“Ab yehi dekhna baki reh gaya hai ki didi log humse bhi achha kaam kar leti hai! Humse jo nahi hua woh mihlayen karegi?!” jeered the men-folk of Bandih village
Six-months down the line, the Principal Secretary of Water & Sanitation Department, Jharkhand would visit Bandih and felicitate the women. Not only did they mitigate health hazards, but asserted their position in their ‘own’ village, like never before.
Women in Bandih village, were allowed to defecate only at dawn and after dusk. The nearest bushy area where they could get some respite from the onlookers’ intrusive eyes and pervasive remarks was three kilometers away from their huts.
“Un dino pet gadbad hone se raat ko khana nahi khatey they, kahan jayenge raat ko? Jaanwar ya bhut-pret ka dar nahi, Gents se dar lagta hai. Teen kilometer chalna bhi padta tha. Gents ko kabhi yeh samajh nahi ayega – woh to kahin bhi baith jaatey hain!” shares Manjura.
For the women, including young girls, the waiting time for the right hour of the day to defecate, would seem like years.
Infact, Manjuras and Aasujans from this small village of Bokaro in Jharkhand were in a position to establish the link between defecating in the open and incidence of diarrhea. But seemed helpless. The problem would peak during monsoons as the number of flies would multiply with each downpour. Manjura recollects her uncle-in-law succumbed to diarrhea few monsoons back, leaving her sister-in-law, Ladhki, all alone. Seeing her guardian-less, Ladhki’s husband deserted her and married another lady. Not being able to withstand the serial shocks, Manjura’s sister-in-law lost her mental stability.
The incident sounded an alarm for the rest of the women in Bandih. If there was a toilet – would Ladhki have landed in such a state? Perhaps not.
Members of the local SHG Mehendi Ajeevika Sakhi Mandal seemed to be suffering from the same menace of defecating 3 kms away, in the open.
“Latrine karne jaatey to time ka koi andaza nahi hota tha, phir dada log aa jatey to uthh jana padta tha. Der honey par ghar mein pati ya sasur gussa ho jaatey they” shared Asha.
“Jab mai pehli baar maa banne wali thi to mujhe bar bar utni dur jana padta tha… har bar wapas aakey so jaati thi, thakan ke kaaran” added Sugia.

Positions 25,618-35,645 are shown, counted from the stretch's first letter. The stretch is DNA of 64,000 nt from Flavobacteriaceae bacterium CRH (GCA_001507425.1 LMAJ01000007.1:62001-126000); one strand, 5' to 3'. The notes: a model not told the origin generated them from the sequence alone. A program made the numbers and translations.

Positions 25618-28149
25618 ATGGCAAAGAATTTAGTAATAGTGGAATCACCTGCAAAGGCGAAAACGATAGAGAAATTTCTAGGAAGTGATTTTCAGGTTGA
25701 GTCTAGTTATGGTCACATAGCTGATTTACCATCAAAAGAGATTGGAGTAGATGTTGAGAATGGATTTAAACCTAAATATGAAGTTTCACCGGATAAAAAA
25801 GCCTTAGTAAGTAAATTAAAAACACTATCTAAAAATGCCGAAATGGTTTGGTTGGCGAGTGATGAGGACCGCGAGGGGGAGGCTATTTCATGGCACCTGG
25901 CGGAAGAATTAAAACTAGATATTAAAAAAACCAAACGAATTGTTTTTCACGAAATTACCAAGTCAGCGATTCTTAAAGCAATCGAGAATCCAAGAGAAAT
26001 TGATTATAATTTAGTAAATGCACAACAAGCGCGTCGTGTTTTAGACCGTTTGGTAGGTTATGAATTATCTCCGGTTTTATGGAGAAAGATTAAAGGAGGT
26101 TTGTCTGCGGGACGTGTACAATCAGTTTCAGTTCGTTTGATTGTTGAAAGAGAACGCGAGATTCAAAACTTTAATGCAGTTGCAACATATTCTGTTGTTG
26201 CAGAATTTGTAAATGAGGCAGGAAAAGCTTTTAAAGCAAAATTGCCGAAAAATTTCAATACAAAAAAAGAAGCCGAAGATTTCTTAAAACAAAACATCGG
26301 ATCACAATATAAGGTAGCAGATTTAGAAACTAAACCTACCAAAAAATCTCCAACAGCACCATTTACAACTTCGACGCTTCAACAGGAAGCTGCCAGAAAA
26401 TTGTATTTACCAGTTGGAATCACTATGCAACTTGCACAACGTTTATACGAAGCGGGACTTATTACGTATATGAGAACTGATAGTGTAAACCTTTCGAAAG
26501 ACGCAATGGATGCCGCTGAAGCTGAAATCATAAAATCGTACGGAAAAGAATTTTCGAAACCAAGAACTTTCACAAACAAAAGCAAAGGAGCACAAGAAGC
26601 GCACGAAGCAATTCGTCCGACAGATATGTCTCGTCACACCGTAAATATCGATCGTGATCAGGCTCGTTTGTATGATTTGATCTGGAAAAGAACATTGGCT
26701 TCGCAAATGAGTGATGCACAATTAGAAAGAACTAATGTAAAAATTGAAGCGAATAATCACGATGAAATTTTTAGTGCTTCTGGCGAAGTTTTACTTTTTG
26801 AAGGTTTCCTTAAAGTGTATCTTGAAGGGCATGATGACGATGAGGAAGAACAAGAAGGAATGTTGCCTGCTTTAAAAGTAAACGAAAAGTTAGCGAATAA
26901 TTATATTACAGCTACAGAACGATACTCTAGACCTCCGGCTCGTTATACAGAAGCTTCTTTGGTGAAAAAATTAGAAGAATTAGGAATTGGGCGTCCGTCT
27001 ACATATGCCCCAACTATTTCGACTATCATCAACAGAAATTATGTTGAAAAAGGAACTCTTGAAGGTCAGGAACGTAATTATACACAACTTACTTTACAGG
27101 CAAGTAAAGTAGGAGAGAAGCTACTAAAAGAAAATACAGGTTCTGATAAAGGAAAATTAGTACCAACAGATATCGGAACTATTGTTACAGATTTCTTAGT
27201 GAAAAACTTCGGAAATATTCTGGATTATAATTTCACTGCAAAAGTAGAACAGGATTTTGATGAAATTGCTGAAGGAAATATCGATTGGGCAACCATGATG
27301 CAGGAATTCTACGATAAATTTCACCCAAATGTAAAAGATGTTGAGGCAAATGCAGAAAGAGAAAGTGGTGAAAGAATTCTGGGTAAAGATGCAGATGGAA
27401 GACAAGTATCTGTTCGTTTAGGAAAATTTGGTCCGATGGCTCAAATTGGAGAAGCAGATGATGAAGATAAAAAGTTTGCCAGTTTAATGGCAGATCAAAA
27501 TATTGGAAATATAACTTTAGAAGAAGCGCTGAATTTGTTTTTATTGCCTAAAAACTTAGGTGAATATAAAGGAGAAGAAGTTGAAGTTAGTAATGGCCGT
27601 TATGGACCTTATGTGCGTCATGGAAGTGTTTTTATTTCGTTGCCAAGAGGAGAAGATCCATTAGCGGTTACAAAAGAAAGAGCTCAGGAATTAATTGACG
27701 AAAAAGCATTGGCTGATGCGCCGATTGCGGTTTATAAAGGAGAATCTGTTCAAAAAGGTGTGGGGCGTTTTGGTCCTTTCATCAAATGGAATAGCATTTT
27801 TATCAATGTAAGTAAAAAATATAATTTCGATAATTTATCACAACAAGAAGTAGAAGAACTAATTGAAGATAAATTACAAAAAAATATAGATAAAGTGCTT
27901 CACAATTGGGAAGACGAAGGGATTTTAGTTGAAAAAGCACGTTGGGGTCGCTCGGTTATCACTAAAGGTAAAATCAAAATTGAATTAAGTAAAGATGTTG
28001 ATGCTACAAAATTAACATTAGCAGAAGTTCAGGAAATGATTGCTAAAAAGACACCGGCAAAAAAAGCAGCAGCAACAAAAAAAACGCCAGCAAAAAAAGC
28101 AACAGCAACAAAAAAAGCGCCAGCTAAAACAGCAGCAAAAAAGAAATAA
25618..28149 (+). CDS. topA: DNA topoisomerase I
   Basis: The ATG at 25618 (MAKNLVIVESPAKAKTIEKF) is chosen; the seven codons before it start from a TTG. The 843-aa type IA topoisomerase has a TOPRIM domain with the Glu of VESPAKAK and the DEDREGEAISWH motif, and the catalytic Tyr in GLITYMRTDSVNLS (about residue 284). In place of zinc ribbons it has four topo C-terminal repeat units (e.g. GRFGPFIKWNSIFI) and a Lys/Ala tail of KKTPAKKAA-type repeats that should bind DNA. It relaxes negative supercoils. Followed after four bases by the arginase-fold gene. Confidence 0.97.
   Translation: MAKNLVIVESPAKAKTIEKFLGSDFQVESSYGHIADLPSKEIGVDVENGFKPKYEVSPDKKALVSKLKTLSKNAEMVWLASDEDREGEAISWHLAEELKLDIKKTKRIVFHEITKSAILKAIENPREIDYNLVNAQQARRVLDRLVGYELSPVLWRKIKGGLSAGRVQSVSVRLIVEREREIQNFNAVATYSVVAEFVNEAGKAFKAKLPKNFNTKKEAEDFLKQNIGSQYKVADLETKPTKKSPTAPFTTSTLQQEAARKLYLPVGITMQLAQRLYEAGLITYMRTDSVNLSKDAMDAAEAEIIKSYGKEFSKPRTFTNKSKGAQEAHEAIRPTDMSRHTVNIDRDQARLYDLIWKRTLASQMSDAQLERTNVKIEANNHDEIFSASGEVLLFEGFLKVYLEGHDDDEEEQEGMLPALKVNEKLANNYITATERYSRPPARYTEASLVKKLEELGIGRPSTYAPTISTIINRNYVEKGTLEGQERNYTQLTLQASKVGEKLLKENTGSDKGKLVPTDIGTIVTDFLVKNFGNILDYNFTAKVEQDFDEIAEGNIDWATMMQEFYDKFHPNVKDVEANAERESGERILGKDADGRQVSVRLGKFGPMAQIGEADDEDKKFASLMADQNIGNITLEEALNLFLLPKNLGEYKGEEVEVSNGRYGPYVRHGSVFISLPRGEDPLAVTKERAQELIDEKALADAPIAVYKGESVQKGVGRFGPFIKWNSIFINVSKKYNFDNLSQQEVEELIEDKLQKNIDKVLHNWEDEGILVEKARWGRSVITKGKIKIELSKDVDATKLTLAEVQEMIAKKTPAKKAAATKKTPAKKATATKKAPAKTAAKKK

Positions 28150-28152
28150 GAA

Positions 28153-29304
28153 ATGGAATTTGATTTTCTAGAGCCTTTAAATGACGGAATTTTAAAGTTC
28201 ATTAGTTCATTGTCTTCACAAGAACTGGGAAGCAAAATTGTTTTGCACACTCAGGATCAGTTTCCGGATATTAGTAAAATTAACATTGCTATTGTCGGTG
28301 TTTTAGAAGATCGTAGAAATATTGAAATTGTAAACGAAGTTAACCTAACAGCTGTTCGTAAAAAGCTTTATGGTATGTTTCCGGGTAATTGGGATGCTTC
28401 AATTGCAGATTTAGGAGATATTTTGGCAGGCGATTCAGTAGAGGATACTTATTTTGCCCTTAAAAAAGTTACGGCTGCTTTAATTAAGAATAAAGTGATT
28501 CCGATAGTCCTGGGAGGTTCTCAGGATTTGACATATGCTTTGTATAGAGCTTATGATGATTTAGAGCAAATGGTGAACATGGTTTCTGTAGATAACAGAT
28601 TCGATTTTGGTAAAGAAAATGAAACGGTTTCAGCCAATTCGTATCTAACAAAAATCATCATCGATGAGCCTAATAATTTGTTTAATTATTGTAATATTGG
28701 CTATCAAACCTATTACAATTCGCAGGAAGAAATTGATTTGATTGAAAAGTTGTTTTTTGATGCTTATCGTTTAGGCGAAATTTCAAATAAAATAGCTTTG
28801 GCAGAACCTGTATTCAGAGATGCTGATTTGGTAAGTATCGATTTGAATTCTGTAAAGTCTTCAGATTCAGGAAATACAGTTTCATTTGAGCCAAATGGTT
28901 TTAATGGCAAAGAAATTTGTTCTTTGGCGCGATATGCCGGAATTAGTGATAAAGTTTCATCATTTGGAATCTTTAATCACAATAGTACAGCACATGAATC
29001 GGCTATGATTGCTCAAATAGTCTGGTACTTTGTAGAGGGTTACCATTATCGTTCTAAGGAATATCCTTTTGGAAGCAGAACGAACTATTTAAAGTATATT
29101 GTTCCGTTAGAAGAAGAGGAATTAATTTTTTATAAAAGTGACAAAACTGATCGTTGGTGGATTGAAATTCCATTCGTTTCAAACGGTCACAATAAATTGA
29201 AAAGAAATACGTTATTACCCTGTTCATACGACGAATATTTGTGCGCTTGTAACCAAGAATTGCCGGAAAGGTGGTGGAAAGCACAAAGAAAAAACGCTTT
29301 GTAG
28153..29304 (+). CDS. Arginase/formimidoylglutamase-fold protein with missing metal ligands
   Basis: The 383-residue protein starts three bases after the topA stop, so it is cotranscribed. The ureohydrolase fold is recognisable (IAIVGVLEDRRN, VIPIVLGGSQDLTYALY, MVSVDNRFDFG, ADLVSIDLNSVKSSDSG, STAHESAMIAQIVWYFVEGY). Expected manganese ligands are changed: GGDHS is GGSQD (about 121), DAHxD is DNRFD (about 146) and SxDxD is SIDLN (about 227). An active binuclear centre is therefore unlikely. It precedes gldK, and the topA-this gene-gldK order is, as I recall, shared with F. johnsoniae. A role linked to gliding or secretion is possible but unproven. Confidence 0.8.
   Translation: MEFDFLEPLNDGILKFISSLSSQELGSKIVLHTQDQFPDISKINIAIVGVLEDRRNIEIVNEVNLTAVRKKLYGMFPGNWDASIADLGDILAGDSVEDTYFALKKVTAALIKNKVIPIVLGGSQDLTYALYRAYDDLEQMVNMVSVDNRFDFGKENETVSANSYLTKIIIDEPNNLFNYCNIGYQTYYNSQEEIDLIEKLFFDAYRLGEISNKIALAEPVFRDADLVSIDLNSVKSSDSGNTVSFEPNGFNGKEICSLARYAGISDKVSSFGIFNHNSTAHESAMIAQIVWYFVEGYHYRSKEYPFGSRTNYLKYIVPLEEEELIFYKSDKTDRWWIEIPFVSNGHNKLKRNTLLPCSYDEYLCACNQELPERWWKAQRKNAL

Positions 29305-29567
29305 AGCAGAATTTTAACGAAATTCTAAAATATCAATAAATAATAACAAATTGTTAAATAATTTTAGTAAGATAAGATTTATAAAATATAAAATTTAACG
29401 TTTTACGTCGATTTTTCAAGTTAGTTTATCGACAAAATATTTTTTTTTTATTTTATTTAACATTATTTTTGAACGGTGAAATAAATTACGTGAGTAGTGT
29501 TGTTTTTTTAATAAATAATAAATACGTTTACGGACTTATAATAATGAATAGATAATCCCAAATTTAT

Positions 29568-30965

All this was happening at a strange juncture - when a Village Water & Sanitation Committee (VWSC) under Swachh Bharat Abhiyan had been formed in Bandih under the Mukhiya’s leadership. They had a target of constructing 300 toilets in the area. But that was happening at a snail’s pace. And there were rumours that the team was doing goof ups with the finance allocated for the work.
The SHG women created a ruckus about the VWSC’s ineffectiveness. The Block Development Officer intervened. Seeing the Mehendi SHG members’ efficiency in running the SHG and associated development work, he took away the responsibility of toilet construction from the VWSC and entrusted members of Mehendi and five more SHGs of the village with the job.
“Ab yehi dekhna baki reh gaya hai ki didi log humse bhi achha kaam kar leti hai! Humse jo nahi hua woh mihlayen karegi?!”
The Mukhiya, along with some of the husbands of the SHG women showered sexist jibes on the women to voice their anguish, but these were too minor to deter the women. The SHG members along with people from the village organization took up the task. With Rs. 4,68,000 from the District Waters and Sanitation Department, in June 2017, the SHG brigade set off to construct toilets for 39 households in their village. But how to go about it? Their initial excitement of constructing toilets stumbled against the obvious road-block. None of the SHG members had any masonry skill to construct toilets!
“Humara Samuh kaun banaya? PRADAN ne na? To PRADAN ke dada-didi ko hi boltey hai toilet banane ki training dene ke liye” – opined Seema.
For the next six months training sessions were organized on masonry work and awareness on sanitation, hygiene and implication of open defecation on health and women’s dignity.
What started as a toilet constriction drive, gathered a larger momentum with aspects of women’s dignity ingrained in its purview. Every individual came together mobilizing manual labour and raw materials. In fact, few members like Sugia, invested an extra amount of Rs 5,000 for their toilets. The work took the shape and vibrancy of some festivity in the village as it transcended the scope of a mere project. Finally, the women successfully completed 39 toilets and submitted the fund utilization certificate to the block administration, perfectly on time.
In the context of the larger specter of open defecation and the associated health hazards, this is a tiny drop in the ocean. Miles to go before Bandih or thousands of others like Bandih become free from open defecation (not to be measured by the number of toilets constructed but by the number of people actually using them). The strife of the SHGs however speaks volumes on what collectives can achieve, if it owns the cause.
“Pichhle saal paani daftar ki Aradhana madam Bandih ayi thi hum logon ka toilet dekhne ke liye. Mere ghar me aa ke toilet ki deewar aur saaf-safai dekh ke mujhe gale laga li. Woh Mukhiya kaha tha na ke hum mahilaon se kuch honey wala hai? Yeh dekho – itni badi madam aa ke mujhe hi galey laga li.” Seema
Sugia is pregnant for the second time. She is finding it hard to believe that she can relieve herself whenever the need arises. She has a beautiful toilet with tiled walls, right next to her hut!